Rave company CEO Pasquale Rotella to surrender in Coliseum case
Pasquale Rotella, chief executive of rave company Insomniac Inc., is in court Friday morning to voluntarily surrender to authorities in connection to expected charges in the Los Angeles Memorial Coliseum corruption scandal.
Two former Coliseum managers and an executive of another rave company were arrested on Thursday in connection to alleged malfeasance. All four are expected to appear in court. It was unclear whether they would be arraigned, or if the matter was a hearing to set bail.
On Thursday morning, authorities arrested Patrick Lynch, the former longtime general manager of the Coliseum and the companion Sports Arena, at his home in Torrance. Todd DeStefano, former events manager at the Coliseum, was arrested at a friend's home in Venice. Authorities also arrested Reza Gerami, chief executive of the rave promotion company Go Ventures, at his home in Malibu. They are being held at Los Angeles County Jail.
Rotella was out of town on Thursday and had not been arrested.
"Mr. Rotella moved mountains to return from a pre-planned business trip in Florida to appear in court voluntarily," his attorney, Gary Jay Kaufman, said Friday morning. "Mr. Rotella is going to vigorously defend himself and clear his good name. All defendants are presumed innocent. In this case, Mr. Rotella is not only presumed innocent. He is actually innocent."
Kaufman has suggested that the district attorney's actions are "clearly politically motivated and publicity driven."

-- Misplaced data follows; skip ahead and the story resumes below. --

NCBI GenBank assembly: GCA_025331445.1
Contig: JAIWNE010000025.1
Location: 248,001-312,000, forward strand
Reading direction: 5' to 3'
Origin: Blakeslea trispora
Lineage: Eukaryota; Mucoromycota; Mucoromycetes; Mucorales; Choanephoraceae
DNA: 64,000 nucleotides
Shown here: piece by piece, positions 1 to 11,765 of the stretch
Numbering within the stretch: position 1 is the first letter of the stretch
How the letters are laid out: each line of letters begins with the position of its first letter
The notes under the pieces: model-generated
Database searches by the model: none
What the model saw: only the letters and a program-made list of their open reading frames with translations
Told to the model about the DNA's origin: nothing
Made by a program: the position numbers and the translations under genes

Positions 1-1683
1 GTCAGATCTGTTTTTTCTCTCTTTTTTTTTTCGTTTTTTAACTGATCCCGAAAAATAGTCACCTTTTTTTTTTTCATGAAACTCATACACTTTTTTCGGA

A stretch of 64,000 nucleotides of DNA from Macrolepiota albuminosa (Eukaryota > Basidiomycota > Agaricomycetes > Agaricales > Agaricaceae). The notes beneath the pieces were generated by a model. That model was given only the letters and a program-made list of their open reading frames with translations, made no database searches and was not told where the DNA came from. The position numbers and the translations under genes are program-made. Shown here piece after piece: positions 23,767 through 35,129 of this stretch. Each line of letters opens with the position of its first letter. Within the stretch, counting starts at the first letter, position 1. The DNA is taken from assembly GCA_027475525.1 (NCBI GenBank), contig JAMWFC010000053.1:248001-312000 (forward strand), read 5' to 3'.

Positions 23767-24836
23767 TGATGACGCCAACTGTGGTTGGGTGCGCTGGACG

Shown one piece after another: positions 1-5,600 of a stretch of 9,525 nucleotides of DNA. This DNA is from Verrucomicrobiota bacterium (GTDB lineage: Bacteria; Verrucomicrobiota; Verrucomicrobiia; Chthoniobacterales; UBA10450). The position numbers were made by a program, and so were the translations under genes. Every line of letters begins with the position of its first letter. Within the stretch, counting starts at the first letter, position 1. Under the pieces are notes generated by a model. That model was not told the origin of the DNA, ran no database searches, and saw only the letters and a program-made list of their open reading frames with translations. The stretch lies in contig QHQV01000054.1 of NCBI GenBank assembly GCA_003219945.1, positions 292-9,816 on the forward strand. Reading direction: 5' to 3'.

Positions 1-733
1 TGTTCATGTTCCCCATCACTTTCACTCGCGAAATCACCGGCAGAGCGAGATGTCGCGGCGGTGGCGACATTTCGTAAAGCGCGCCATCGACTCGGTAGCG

The Coliseum and Insomniac came under scrutiny following the overdose death of a 15-year-old girl following a June 2010 rave concert.
In the ensuing months, citing state records and interviews, The Times reported that firms owned by DeStefano, the events manager, had been paid at least $2.2 million from two rave producers -- Insomniac and Go Ventures -- and a number of other companies that did business with the stadium, all while he helped regulate them in his government job in an arrangement that Lynch approved, despite state laws that generally prohibit such side dealings.
The district attorney's office has not disclosed the nature of the allegations against those arrested.
The Coliseum has become mired in charges of conflicts of interest, spending irregularities and loose accounting that have eroded its fiscal foundation and all but bankrupted one of the nation's most-storied public landmarks.
-- Andrew Blankstein, Paul Pringle and Rong-Gong Lin II
Photo: Insomniac Inc. chief executive Pasquale Rotella at the Electric Daisy Carnival in 2010, which was held at the Los Angeles Memorial Coliseum. Credit: Michael Tullberg/Getty Images